Carrying a surplus of 15 miles per hour into a descending right-hand turn on a stretch of US East Coast interstate, the ATS was planted between the lane markers, with imperceptible body roll through the curve. Credit the chassis, suspension, electric steering rack and Hydra-Matic 6-speed automatic transmission, which compliantly held the shift-paddle-selected 5th gear throughout. In more than 500 miles of primarily highway travel, the 3.6 returned 28 mpg, a credit to its gearing; at 70 mph in 6th gear, the engine hummed along at a relaxed, efficient 2,000 rpm.

The 321-horsepower, 3.6-litre V6 engine fitted to the 3.6, the highest specification offered (two 4-cylinder engines, one of them turbocharged, are also available for the ATS), interacted with the automatic transmission in perfect concert. This V6 is found throughout the Cadillac product line, and in the ATS it is tuned toward creamy, linear power delivery, not boom and bluster. That refinement does not come at the expense of swiftness, though. Car and Driver clocked the 3.6 running from zero to 60 mph in 5.4 seconds, putting it in the thick of its benchmarked competition. And for all that speed, gearshifts never register harshly in the spinal column or guts of driver and passenger.

As enjoyable as that power wave is, it would be more so if the eight-way adjustable driver’s seat were more sensibly installed. The pan cushions offer just a modicum of upward movement at their edge, creating the sensation of an incontrovertible slide toward the steering wheel. It is a difficult feeling to shake.

Ergonomic gripes extend to the console. New for 2013, the CUE infotainment and control system, exclusive to Cadillac, is pitched by GM as the next generation in touch technology, with sensors that send a pulse to the finger when the system receives a command. The multimedia screen displays sensible, intuitive menus and submenus. A fingertip’s input rarely goes unacknowledged, and processor speed is every bit the complement to the ATS 3.6’s zippy V6 engine. When CUE fails, though, it does so spectacularly.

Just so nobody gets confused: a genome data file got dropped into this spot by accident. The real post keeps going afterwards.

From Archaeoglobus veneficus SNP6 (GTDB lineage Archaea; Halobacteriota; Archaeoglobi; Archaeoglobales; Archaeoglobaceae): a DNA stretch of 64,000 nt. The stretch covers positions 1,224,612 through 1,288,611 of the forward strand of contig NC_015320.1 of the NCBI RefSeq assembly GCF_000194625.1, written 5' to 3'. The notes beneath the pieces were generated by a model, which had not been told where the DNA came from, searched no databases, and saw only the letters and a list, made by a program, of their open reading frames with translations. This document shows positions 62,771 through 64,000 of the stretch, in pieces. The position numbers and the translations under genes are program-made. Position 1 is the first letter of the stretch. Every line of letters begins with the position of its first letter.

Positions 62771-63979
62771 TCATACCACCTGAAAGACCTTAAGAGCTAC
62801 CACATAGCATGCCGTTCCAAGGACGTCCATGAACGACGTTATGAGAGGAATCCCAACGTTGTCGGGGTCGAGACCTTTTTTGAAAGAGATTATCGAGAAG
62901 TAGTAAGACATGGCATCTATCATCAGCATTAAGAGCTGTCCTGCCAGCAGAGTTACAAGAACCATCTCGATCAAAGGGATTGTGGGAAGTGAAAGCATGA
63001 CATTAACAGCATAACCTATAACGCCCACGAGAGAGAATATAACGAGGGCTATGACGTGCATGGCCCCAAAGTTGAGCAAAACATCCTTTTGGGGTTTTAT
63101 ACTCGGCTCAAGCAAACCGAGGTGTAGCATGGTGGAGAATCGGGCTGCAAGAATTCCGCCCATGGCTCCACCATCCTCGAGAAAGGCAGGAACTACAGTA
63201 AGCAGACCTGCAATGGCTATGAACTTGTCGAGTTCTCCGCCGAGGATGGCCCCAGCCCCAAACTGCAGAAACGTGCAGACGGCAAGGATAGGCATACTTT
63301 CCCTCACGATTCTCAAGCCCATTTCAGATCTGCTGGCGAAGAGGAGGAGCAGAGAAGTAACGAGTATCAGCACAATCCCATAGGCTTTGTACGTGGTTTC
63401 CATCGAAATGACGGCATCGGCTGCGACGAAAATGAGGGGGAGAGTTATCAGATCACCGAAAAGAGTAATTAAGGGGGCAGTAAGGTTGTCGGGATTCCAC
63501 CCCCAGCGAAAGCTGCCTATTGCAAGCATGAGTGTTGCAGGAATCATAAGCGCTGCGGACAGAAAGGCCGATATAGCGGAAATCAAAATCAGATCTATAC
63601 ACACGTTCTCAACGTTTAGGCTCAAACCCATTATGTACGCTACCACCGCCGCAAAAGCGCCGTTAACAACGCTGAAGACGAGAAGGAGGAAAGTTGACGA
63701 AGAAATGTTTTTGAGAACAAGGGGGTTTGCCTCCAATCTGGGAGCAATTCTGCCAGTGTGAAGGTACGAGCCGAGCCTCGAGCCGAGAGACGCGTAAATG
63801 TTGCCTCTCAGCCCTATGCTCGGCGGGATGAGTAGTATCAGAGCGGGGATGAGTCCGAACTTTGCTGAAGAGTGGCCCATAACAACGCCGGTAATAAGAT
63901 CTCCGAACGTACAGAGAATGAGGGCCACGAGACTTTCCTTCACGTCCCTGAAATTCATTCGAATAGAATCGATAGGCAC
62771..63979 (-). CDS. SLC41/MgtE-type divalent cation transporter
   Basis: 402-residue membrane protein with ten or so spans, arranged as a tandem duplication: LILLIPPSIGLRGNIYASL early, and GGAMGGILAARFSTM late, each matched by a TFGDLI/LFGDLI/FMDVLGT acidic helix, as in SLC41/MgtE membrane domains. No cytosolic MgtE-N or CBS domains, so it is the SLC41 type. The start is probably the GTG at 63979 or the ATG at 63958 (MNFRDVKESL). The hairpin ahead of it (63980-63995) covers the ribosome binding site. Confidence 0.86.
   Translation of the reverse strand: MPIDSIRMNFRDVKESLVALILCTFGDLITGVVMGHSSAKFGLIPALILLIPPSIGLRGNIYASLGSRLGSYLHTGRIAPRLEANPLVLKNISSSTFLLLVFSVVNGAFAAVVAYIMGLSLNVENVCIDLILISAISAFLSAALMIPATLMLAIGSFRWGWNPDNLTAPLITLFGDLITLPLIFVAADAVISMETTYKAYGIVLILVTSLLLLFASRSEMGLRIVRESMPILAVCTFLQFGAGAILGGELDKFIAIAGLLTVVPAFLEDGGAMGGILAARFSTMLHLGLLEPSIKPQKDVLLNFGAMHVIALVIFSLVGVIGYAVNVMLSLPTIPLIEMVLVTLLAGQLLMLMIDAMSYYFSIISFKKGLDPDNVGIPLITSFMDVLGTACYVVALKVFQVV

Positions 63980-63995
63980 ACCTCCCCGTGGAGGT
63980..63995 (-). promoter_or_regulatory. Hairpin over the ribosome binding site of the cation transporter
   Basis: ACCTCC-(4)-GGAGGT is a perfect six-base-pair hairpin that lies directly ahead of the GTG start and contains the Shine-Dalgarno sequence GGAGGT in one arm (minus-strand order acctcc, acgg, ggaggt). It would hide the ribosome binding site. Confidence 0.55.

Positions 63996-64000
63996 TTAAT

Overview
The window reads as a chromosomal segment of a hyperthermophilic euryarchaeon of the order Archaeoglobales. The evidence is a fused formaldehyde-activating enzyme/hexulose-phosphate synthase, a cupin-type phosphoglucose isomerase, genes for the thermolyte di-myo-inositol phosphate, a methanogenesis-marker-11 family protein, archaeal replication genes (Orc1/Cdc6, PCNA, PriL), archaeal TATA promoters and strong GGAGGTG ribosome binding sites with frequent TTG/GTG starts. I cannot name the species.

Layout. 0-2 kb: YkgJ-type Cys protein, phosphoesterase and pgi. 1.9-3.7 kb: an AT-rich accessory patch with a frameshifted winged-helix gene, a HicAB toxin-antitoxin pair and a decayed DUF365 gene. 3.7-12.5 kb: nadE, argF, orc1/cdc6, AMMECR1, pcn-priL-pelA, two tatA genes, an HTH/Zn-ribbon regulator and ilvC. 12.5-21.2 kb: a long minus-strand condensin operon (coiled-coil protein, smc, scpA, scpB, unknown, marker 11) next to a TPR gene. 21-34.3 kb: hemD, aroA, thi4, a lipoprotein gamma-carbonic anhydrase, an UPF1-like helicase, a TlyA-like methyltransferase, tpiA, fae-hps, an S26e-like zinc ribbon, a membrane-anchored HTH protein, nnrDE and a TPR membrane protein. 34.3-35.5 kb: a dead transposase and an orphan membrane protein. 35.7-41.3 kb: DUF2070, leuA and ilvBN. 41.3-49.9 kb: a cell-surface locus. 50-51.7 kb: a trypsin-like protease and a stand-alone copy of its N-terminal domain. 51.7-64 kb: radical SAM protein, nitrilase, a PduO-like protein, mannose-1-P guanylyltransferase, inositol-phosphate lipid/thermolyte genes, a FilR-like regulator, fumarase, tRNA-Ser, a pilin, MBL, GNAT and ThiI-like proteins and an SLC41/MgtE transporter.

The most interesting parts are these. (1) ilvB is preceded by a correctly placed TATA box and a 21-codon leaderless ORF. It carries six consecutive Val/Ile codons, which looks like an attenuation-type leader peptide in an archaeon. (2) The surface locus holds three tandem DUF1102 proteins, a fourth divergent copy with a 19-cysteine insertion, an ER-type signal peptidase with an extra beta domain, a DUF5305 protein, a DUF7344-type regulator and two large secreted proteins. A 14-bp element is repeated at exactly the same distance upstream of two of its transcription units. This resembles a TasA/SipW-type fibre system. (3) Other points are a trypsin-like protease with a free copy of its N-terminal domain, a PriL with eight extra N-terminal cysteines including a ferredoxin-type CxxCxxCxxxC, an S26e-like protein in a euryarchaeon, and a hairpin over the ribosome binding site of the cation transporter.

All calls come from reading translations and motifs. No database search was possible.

On a rain-slicked Washington DC Beltway surrounded by swift nighttime traffic, a tap of the rear-defroster icon prompted the entire console faceplate to swing up and outward, revealing a neat cubby space for iPods, CD cases and Binaca spray. Proximity sensors on the unit’s leading edge had sensed an errant finger, triggering the faceplate calisthenics. In the aforementioned Beltway cat-and-mouse traffic, with a fogged rear window and windshield wipers working to beat the band, this was a most unpleasant discovery. Cadillac should have positioned critical buttons away from the sensors, full stop.

The windshield defogger also kicks in with an arctic blast that sends passengers scrambling to crank up the digital dual-zone climate controls. As soon as the air compressor takes a break, the sequence must be played in reverse to cool the cabin. Why a $14,000 Chevrolet Sonic, let alone a BMW 335i, manages its compressor better than a $45,000 Cadillac should trouble GM.

Minor though these gripes may seem, they constitute the stuff of a car’s livability. A world-class chassis, wondrous steering and a handsome suit put the ATS on the goal line. From there, special teams must move the ball.

Perhaps a mid-cycle refresh in a couple of years will bring forward the segment champion the ATS is so clearly capable of being. Until then, it may merit a very close look, if not a purchase.

To paraphrase the tagline of a bygone GM brand, this is not your father’s General Motors. — Jonathan Schultz